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Thomas: Why is the Catholic Church surprised?
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In the months prior to the 2008 U.S. presidential election, then-candidate Barack Obama said, "The first thing I'll do as president is sign the Freedom of Choice Act."

FOCA, as co-sponsor Sen. Barbara Boxer described, "supersedes any law, regulation or local ordinance that impinges on a woman's right to choose. That means a poor woman cannot be denied the use of Medicaid if she chooses to have an abortion."

Back in December 2008, just after Obama's election as president (winning 54 percent of the Catholic vote), I noted that, according to New York Post columnist Ray Kerrison, Obama's commitment to the Freedom of Choice Act "dominated (the U.S. Catholic Bishops') discussions at their annual convention in Baltimore last month."

In his column, Kerrison said that FOCA "would also compel taxpayers to fund abortions and provide abortions in military hospitals. Most provocatively of all, it would force religious hospital and health care institutions to perform abortions in violation of their convictions."

Kerrison added that, "If President-elect Barack Obama goes through with his campaign pledge to sign into law the Freedom of Choice Act, holy hell is going to break loose." He concluded that, "FOCA means war."

Of course, FOCA never made it out of Congress. Thus, Obama never got the chance to keep his pledge to sign the infamous bill, and the "war" with the Catholic Church had to wait a few years.

Furthermore, while a member of the Illinois state Senate, Obama opposed a bill that mirrored the federal Born-Alive Infants Protection Act. He took to the floor and gave the only speech against the bill, saying, "I mean, it — it would essentially bar abortions, because the equal protection clause does not allow somebody to kill a child, and if this is a child, then this would be an anti-abortion statute." (What? We need the "equal protection clause" to tell us that we shouldn't kill our children?)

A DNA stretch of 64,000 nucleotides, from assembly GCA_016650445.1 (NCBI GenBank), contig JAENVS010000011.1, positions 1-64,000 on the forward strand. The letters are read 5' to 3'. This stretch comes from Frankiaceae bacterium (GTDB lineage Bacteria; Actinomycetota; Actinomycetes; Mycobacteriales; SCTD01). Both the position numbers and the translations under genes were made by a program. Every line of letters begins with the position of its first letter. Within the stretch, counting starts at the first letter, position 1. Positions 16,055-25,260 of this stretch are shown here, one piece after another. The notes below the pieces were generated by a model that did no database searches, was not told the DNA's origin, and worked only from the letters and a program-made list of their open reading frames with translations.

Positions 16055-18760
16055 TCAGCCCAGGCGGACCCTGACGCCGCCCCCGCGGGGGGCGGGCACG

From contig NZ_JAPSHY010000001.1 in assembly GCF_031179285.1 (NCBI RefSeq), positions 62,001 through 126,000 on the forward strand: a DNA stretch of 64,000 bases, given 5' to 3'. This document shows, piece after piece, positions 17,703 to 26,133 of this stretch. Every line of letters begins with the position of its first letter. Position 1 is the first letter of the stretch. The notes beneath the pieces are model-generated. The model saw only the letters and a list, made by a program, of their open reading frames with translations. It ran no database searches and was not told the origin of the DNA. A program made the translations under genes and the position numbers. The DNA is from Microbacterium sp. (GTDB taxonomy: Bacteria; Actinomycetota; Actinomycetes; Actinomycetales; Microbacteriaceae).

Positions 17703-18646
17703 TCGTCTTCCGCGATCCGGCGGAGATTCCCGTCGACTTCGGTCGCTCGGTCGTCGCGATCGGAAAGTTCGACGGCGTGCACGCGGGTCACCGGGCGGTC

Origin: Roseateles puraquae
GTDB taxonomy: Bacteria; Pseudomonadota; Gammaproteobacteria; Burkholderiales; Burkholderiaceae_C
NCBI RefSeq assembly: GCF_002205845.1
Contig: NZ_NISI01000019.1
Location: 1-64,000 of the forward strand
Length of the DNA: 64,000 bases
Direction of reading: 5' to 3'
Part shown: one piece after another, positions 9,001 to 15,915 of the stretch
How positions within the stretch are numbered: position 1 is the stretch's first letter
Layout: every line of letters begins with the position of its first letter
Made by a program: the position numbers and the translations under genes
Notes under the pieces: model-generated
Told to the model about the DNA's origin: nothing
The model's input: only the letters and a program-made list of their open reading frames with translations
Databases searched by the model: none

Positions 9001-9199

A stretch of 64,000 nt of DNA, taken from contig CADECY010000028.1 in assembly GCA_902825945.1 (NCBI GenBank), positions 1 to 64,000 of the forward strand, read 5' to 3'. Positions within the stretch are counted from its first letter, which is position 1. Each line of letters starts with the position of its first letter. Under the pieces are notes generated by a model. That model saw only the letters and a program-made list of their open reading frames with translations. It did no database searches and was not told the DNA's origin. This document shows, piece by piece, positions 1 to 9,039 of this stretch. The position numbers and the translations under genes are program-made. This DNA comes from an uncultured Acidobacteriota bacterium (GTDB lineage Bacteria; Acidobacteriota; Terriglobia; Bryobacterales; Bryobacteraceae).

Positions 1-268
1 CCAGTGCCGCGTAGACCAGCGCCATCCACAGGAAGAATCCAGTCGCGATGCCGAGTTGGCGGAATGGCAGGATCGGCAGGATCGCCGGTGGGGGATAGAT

The Catholic Church teaches that health care is "a basic human right," and has been very supportive of the idea of the U.S. federal government implementing universal health care. Enter Obamacare. For months leading up to the final passage of Obamacare, Catholic Bishops lobbied heavily for its passage, minus federal funding of abortion. Once House Speaker Nancy Pelosi agreed to add the Stupak amendment to the House version of Obamacare, the bishops were onboard.

Though the United States Conference of Catholic Bishops opposed the version of Obamacare that passed (because of the removal of the Stupak amendment), they did not support GOP efforts to repeal it once Republicans took control of congress. Also, some Catholic leaders supported Obamacare in spite of the lack of the Stupak amendment.

Regardless of previous positions on Obamacare, and in spite of Obama's recent retreat, the Catholic Church is now in an all-out war with the Obama administration over contraception. This begs the questions: Why the outrage now? What did they expect?

In other words, there was no reason to believe that Obama was going to be anything other that a radical liberal on social issues. The time for "war" with Obama was before he was elected leader of the free world. However, in partnering with Democrats and liberals, it seems that many within the leadership of the Catholic Church have for far too long been willing to violate my proverb that, "It is no act of charity to be generous with someone else's money."

Or, as Paul Rahe recently put it, the American Catholic Church decades ago "fell prey to a conceit that had long before ensnared a great many mainstream Protestants in the United States — the notion that public provision is somehow akin to charity — and so they fostered state paternalism and undermined what they professed to teach: that charity is an individual responsibility and that it is appropriate that the laity join together under the leadership of the Church to alleviate the suffering of the poor."

The contraception mandate is classic example of "state paternalism." It is exactly what one gets when the people surrender that kind of power to their government. If liberals remain in power, the result will be no different when the issue comes to marriage or any other matter precious to Christians and other like-minded Americans.

Left unfettered, the slow creep of liberalism knows no bounds. As Mark Steyn recently noted, "In Sweden, expressing a moral objection to homosexuality is illegal, even on religious grounds, even in church ... In Canada, the courts rule that Catholic schools must allow gay students to take their same-sex dates to the prom."

Elections have consequences. If Americans continue in their willingness to surrender more of their liberty in order to receive another entitlement, we will even further embolden those, who, while claiming to serve us, are seeking to become our masters.

Trevor Thomas is a Hall County resident and frequent columnist.

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